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More about Tombstone, Arizona

There were other tensions that were simmering beneath the surface, which exacerbated the distrust. Many Cowboys were Confederate sympathizers, Democrats from the South, particularly Texas. Many of the Northern Republicans who owned the mines and businesses, the miners, the townspeople, and the city lawmen, including the Earps, were from the Northern states. The fundamental conflict over land and resources was also present. Traditional Southern-style "small government", agrarianism, of the rural Cowboys, was opposed to Northern-style, "big-government" development.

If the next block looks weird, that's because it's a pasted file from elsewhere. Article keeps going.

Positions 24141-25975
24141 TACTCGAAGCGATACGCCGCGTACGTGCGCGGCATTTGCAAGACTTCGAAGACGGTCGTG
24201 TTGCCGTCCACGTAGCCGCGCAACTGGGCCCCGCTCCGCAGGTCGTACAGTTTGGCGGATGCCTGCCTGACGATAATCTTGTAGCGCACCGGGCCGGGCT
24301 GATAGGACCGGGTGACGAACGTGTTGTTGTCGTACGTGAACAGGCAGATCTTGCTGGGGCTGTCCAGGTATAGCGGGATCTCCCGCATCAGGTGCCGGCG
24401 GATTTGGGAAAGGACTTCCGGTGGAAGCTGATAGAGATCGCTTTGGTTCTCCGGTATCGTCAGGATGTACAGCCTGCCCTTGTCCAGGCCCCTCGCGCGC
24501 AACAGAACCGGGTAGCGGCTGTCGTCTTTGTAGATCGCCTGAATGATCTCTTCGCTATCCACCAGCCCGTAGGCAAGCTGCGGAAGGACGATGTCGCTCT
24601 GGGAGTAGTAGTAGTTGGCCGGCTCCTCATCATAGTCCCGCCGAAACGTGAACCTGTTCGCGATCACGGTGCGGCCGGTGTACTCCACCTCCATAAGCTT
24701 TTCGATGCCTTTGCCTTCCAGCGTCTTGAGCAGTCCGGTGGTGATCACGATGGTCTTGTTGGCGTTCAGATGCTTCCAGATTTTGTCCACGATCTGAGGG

Smuggling and theft of tobacco, alcohol, and cattle along the U.S./Mexico border, about 30 miles from Tombstone, was common in the 1880s. These items were heavily taxed by Mexico and the smugglers made a good living by smuggling them across the border. Illegal cross-border smuggling was a contributing factor to the lawlessness in the region. These crimes were often carried out by "Cowboys," an outlaw group of friends and acquaintances who collaborated on different crimes and helped each other. The San Francisco Examiner stated in an editorial that "Cowboys are the most reckless class outlaws in the wild country...infinitely more dangerous than the average robber." It was insulting to call a legitimate cowboy a "Cowboy" in Cochise County during the 1880s. Legitimate cowmen were called cattle ranchers or cattle herders. Despite their willingness to spend freely, the Cowboys were still welcome in the town. However, shootings were quite common.


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